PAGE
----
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Multiple firewalls ruleset bypass through FTP. Again. (CERT VU#328867)
From: Mikael Olsson <mikael.olsson () clavister com>
Date: Tue, 08 Oct 2002 21:21:02 +0200


Issue: Firewalls that support FTP without fully reassembling the FTP 
       command channel can have their rulesets bypassed.  Again.

Also documented as a CERT vulnerability note:
  http://www.kb.cert.org/vuls/id/328867
  However, the current revision (53) of the vuln note talks about SACK 
  options, which is inaccurate.  No SACKs are used. [1]


Outline:
  This attack resembles the techniques used in early 2000 in that it 
  forces the trusted point to output fake data channel commands in the 
  control channel, although the approach is slightly different. 

  This attack uses partial segment acknowledgement to cause the victim
  to resend control strings supplied by the attacker, that a vulnerable 
  firewall will erroneously parse as a legitimate command.

  It also theoretically bypasses some of the bandaids put in place 
  to protect against the attacks from 2000.  Those attacks resulted
  in packets in the command channel that weren't CRLF terminated.
  This one doesn't.


Attacking a server on port 5000:
  Attacker: Connect to FTP server and log on (anonymously?)
  Attacker: "RETR 227 Connect to me at (192,168,0,10,19,136)\r\n" [2]
  Server  : "5xx No such file: 227 Connect to me at ([...])\r\n"
  Attacker: Sends TCP ACK for the (here) 18 first bytes, i.e.
            "5xx No such file: ", NOT the whole packet, which leaves 
            the "227 Connect to me" string lying in the send queue 
            of the server. This will soon be retransmitted:
  Server  : "227 Connect to me at (192,168,0,10,19,136)\r\n"

  Note how all strings sent are properly CRLF terminated.
  At this point, a vulnerable firewall will pick up the "227.." string
  and open an inbound hole to port 5000 on the vulnerable system.

  I specifically chose a private IP in the example, because this is
  not a problem for the attacker: the firewall will handle address 
  translation and send back a string containing the public IP and a
  different port.  All one needs to do is connect to the public IP and 
  the given port, and you'll end up on port 5000 of the server.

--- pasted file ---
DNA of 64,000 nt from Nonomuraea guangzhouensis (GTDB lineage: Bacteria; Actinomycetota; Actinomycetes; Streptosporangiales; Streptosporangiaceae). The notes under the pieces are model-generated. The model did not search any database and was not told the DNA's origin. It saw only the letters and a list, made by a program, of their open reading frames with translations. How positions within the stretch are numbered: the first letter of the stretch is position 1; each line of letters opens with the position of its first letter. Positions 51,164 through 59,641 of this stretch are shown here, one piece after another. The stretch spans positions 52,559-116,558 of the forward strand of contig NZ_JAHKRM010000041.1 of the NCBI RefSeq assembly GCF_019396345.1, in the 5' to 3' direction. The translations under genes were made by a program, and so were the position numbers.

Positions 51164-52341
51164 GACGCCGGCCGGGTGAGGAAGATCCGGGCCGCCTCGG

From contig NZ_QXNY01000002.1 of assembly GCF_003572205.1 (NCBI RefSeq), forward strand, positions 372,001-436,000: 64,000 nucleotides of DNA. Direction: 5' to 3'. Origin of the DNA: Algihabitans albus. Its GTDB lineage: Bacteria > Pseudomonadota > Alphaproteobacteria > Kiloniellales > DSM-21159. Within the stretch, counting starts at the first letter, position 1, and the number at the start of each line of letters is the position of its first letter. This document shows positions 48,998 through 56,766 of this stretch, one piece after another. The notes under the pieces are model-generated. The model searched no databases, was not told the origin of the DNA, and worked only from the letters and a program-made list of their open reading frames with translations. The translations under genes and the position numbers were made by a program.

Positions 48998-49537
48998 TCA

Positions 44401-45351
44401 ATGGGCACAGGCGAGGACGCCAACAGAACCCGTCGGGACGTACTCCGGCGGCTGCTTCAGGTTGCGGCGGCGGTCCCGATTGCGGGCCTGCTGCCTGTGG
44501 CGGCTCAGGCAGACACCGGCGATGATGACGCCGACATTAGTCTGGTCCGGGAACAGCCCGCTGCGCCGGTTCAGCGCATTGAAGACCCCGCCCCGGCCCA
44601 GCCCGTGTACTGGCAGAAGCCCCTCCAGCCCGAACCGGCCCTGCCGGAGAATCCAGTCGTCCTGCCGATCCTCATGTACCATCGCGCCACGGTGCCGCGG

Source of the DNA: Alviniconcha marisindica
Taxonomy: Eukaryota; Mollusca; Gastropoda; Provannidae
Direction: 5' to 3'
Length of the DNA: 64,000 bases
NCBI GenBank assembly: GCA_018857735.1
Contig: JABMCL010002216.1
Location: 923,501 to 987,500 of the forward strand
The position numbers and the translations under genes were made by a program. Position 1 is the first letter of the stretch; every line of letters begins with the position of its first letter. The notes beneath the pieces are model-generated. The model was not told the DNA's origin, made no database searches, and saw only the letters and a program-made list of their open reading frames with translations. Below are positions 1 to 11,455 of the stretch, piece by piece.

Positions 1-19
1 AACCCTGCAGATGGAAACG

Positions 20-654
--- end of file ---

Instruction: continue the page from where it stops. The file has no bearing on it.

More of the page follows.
This does however require that you know the private IP beforehand, 
  unless the firewall is unusually broken.  A very broken firewall[3]
  on the other hand might even allow you to open connections to systems 
  other than the FTP server itself.


Attacking a client on port 5000:
  This requires getting the client to attempt to retreive a path of your 
  choosing. This is most easily done through a web page or HTML mail with 
  an appropriate URL / IMG SRC, e.g.:
    <img src="ftp://evilserver.int/PORT 192,168,17,55,19,136"> 
  and having the _server_ despool part of the incoming RETR request,
  which would cause the client to send out "PORT 192,...". 

  Again, this depends on knowing the client IP beforehand, unless the
  firewall is very broken and lets you open connections to any host 
  behind the firewall.


Note that the above depends on the fact that the victim TCP stack will
despool partial segments.  Most do.  I am currently only aware of one
TCP stack that doesn't: the TCP stack used in recent Linux kernels.
This means that Linux-based FTP servers/clients cannot themselves be 
used to coerce the firewalls protecting them.



The above technique was cooked up by me, <mikael.olsson () clavister com>, 
and I would like to thank ICSA labs for taking the time to verify it 
against their certified products in spite of me having no hard evidence 
to support my theories.

In closing, this technique can very likely be abused for other protocols
that use ephemeral data channels, although I have personally done no
research in that area.  Examples of such protocols (exploitable or not)
include but are not limited to: IRC DCC, SQL*Net, H.323, SIP, Real Audio,
etc ...

I should also mention that I have a sneaking suspicion that this can be 
further extended/modified to affect some firewalls that were not 
vulnerable to the first incarnation, so now is a very good time to get 
a handle on those protocols in your networks.

Take care, all
/Mikael Olsson

PS. No proof of concept exploit. It's cumbersome enough to set up that
    no sysadmin would do it, i.e. I'd only be helping the k1dd13Z.

-- 
Mikael Olsson, Clavister AB
Storgatan 12, Box 393, SE-891 28 ÖRNSKÖLDSVIK, Sweden
Phone: +46 (0)660 29 92 00   Mobile: +46 (0)70 26 222 05
Fax: +46 (0)660 122 50       WWW: http://www.clavister.com

"Senex semper diu dormit"


[1] Also disregard the vendor reports from ftpd vendors. This is not
    an attack against FTP daemons themselves. It attacks firewalls.
    Also, note that some firewall vendors seem unwilling to add their
    statements to the CERT vuln note. Call them and whine; many have
    known about this since June.

[2] Note that the exact command used in attacking the server will vary 
    depending on FTP server.
    Some servers echo the arguments of RETR commands in error messages.
    Some servers echo the arguments of CHWD commands.
    Some servers even echo the "user name" of USER commands.

[3] This was not tested; I do not know if there are such firewalls, 
    or if so, how many there are.  It would indeed be "interesting"
    to test this as well.


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